Cultural, Economic, Political and Industrial Relation Factors to Consider a Chinese Steel Factory Must Consider to Invest in Britain or Sweden

1731 Words Jun 21st, 2018 7 Pages
China, over the last 30 years or so has achieved extraordinary economic growth, leading to gradual market liberation. Despite this China remains a one nation state with HR practices steeped in Confucianism, however The Chinese government is committed to supporting outward investment for companies looking to expand overseas. (IBM, 2006). There are many influences to consider when deciding which country to invest in, this essay will consider the cultural, economic, political, and industrial relation factors a Chinese steel factory must consider in deciding whether to open a new production facility in Britain or Sweden. After considering these issues, based on the evidence the essay will conclude with a recommendation on which country is …show more content…
(Hayter, 2011)Indeed workers have had very few rights, although China in response to adverse publicity have introduced some minimum labour laws (Hollingshead, 2010)
The Scandinavian approach embraced by Sweden is strongly Pluralist (Hollingshead, 2010) which guarantees freedom of association and is backed by the Swedish constitution. Additionally collective bargaining agreements play a major role in the employment relationship, with trade unions enjoying a very strong voice in Sweden (Xpert HR, 2014). In comparison to the UK, Sweden takes its workers’ rights very seriously and many employee benefits are legally enforceable, this along with laws protecting the rights of trade union members provide significant security and benefits for workers (Work.Sweden.Se, 2014). Additionally Sweden has extremely centralised and organised trade Union organisations with a particularly high level of union density, its highly egalitarian society having low levels of economic inequality but with high levels of state expenditure. (Upchurch et al, 2009). Mutual respect is the norm between trade unions and employers and with close links with political parties, however rigid labour laws can inhibit Foreign Investment. (State.Gov, 2012)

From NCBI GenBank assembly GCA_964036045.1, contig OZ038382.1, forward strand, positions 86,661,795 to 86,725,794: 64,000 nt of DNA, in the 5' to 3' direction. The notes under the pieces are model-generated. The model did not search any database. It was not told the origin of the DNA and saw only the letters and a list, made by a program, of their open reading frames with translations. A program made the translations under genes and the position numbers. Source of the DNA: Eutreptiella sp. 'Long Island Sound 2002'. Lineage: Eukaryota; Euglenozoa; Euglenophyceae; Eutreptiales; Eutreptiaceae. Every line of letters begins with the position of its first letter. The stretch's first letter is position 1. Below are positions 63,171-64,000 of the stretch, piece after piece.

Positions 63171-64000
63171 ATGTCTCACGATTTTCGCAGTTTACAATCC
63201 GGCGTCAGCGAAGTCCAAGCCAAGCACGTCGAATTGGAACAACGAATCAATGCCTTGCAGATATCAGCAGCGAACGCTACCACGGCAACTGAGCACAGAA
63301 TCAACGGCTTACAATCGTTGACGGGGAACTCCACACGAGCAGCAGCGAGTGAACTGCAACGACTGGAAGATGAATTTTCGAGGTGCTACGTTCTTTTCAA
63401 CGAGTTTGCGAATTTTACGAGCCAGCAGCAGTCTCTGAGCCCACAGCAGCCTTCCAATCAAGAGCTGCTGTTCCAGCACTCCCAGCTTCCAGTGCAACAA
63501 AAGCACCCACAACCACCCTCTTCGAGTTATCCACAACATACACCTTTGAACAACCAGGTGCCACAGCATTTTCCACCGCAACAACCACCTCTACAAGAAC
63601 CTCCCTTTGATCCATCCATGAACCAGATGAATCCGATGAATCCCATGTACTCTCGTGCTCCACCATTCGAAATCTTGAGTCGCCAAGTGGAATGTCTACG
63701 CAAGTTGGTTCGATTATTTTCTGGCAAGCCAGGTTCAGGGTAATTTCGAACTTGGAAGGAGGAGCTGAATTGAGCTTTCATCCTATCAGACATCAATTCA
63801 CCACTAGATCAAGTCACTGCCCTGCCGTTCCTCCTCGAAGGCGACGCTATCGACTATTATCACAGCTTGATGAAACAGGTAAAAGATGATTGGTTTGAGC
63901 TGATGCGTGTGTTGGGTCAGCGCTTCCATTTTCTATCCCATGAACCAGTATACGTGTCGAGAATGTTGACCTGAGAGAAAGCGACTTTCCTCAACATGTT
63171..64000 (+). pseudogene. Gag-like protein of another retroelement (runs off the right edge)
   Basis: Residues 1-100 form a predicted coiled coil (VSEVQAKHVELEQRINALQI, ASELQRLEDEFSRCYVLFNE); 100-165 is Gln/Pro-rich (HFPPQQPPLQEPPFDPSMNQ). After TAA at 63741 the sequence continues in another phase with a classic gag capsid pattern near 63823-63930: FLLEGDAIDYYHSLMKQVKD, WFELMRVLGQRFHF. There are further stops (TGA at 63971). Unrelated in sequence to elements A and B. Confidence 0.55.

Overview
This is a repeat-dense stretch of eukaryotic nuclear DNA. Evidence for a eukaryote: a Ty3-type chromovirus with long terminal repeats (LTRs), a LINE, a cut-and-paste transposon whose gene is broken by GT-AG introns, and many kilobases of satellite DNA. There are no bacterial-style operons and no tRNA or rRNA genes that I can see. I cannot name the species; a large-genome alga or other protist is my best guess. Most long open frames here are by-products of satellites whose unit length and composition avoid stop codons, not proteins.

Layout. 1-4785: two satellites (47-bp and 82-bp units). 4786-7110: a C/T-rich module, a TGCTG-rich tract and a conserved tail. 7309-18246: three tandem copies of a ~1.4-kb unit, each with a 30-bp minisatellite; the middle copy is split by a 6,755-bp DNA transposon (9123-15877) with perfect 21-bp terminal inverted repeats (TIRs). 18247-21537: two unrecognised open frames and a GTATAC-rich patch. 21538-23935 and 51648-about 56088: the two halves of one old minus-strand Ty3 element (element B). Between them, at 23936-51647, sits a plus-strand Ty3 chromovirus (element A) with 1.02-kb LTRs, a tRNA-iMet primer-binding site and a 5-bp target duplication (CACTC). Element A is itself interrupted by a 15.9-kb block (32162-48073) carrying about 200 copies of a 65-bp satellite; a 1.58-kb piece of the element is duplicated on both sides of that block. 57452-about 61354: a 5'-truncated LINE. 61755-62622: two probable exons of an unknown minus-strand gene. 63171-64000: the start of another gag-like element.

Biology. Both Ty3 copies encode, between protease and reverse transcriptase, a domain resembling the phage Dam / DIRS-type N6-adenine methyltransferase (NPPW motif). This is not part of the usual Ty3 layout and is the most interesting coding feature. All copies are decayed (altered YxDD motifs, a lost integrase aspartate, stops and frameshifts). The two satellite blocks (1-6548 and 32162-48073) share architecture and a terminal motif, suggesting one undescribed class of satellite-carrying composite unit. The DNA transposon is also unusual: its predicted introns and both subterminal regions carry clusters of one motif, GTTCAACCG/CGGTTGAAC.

On the other hand, the UK adopts a voluntarist approach to employment regulation and avoids direct intervention in employment relations, unlike Sweden, trade unions no longer
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